The Taming of the Shrew Act IV, Scenes 1 and 2 Summary and Analysis
by William Shakespeare

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Act IV, Scenes 1 and 2 Summary and Analysis

New characters:
Curtis: servant of Petruchio who speaks with Grumio

Nathaniel, Philip, Nicholas, Peter: servants of Petruchio

Pedant: a traveler whom Tranio tricks into playing the role of Vincentio

In Act IV, Scene i, Grumio arrives at Petruchio’s country home ahead of his master and new mistress to prepare for their reception and, above all, to start a fire to warm the travellers after their chilling journey. He meets Curtis, a fellow servant, who asks whether Katharina is the shrew she is reported to be. Grumio responds that once she was, but that the cold journey has temporarily tamed her.

After some verbal scuffling with Curtis, Grumio reports that Katharina fell into the mud, that Petruchio started to beat him for this nuisance, and that Kate had to intervene to save him from Petruchio. Curtis acknowledges that Petruchio is more of a shrew than Katharina.

Petruchio arrives and scolds Grumio for not bringing the servants to meet him and Kate in a nearby park. Grumio claims that most of the servants were not equipped to meet them.

During Grumio’s explanation, a servant tries to offer water to Kate in order to help her wash up from the journey, but he spills the water. When Petruchio becomes enraged, Kate vainly intervenes to check his anger.

The servants finally bring out supper, but Petruchio claims that the mutton is burnt. Kate objects that the meal has been prepared properly and that the meat is edible. Still, Petruchio insists that burnt meat is bad for choleric tempers like theirs and must be sent back. Petruchio effectively starves Katharina on her first night in her new home.

When Kate has gone to her room in disappointment, Petruchio soliloquizes, revealing his plan to tame Kate by denying her food and sleep.

In Act IV, Scene ii, the courting continues back at Baptista’s home. Tranio attempts to dissuade Hortensio from wooing Bianca any further. He suggests that she has already chosen the schoolmaster Cambio. Hortensio agrees, pointing out Bianca’s favoritism while eavesdropping on Lucentio and Bianca, who have all but dropped the pretense of poetry lessons.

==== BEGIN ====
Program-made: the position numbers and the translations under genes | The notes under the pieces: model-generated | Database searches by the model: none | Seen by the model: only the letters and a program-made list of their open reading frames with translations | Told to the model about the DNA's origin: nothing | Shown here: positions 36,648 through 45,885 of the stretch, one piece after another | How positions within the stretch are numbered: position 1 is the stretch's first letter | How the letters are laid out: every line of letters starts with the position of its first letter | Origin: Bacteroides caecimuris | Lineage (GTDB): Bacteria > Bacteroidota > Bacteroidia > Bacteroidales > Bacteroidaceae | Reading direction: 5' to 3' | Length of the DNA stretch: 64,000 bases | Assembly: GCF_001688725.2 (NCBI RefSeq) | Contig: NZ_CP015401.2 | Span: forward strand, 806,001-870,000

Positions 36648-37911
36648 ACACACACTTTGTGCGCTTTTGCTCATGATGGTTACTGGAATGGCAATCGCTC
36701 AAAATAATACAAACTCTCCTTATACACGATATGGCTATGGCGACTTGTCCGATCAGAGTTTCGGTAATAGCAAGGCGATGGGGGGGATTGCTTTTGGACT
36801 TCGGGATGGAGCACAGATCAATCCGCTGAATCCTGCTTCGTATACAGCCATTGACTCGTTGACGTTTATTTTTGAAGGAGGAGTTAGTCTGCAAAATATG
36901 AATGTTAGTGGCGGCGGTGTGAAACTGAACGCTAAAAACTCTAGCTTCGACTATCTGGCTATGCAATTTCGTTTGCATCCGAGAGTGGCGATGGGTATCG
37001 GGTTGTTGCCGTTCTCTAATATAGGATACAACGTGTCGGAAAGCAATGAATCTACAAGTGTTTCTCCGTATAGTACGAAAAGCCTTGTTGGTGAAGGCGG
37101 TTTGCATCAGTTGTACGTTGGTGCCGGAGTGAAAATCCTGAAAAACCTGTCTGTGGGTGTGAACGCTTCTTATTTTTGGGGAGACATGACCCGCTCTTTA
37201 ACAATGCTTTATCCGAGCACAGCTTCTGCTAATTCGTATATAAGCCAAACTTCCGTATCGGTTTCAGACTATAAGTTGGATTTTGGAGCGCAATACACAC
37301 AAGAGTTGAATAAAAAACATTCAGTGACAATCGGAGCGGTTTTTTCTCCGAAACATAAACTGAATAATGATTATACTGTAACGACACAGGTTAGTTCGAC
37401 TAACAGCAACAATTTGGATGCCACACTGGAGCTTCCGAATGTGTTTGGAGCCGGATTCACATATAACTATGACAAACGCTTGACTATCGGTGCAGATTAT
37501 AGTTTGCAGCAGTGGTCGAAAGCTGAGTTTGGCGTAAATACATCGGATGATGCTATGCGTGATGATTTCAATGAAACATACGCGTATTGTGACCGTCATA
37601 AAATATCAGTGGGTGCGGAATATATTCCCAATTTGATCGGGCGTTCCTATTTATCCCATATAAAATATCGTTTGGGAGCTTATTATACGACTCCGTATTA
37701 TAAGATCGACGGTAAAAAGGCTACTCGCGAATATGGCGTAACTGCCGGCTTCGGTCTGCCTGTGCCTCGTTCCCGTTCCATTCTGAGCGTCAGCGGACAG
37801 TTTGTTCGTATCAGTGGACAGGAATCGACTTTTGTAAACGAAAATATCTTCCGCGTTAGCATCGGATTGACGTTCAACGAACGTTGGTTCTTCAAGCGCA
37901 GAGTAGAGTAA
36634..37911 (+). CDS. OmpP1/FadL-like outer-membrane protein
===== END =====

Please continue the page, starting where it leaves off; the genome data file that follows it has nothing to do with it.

When Tranio feigns indignation, Hortensio reveals his true identity. The pair forswear Bianca, and Hortensio states that he will pursue a wealthy widow instead.

Hortensio leaves, and Tranio calls to Bianca and Lucentio, who rejoice that Hortensio is now out of the picture. Tranio jokes that Hortensio has gone to taming school. Bianca questions the existence of such a thing, and Tranio responds that Petruchio is the master of one.

Biondello interrupts their felicitations to report that he has seen an old traveler who might fit the part of Vincentio and consent to Lucentio’s marriage before Bianca’s father. Tranio convinces Lucentio that he will be able to persuade the pedant, by means of a ruse, to assume the identity of Lucentio’s father.

Tranio encounters the pedant alone and delivers his story. He says that if the authorities catch the pedant in Padua, they will execute him. The pedant is from Mantua, and the dukes of Padua and Mantua are quarreling. Tranio suggests that the pedant take on the identity of “his” father, Vincentio. The pedant agrees. Tranio further stipulates that he will have to pretend to consent to Tranio’s marriage.

Although he appears idiotic, Grumio may in fact demonstrate some savvy in Act IV, Scene i by his report of Petruchio’s taming technique. He claims, for instance, that “winter tames man, woman and beast” (20), perhaps implying that Petruchio has kept Kate out in the cold in order to break her spirit before she arrives at her new home.

Grumio may not realize, however, the extent to which Petruchio relies upon maltreating him in order to win Kate’s support for her new household servants and thus her new living situation. For example, Grumio does not quite play along with Petruchio’s irascible behavior when Petruchio beats him for allowing Kate’s horse to fall in the mud, or when the servant spills water...

(The entire section is 1,422 words.)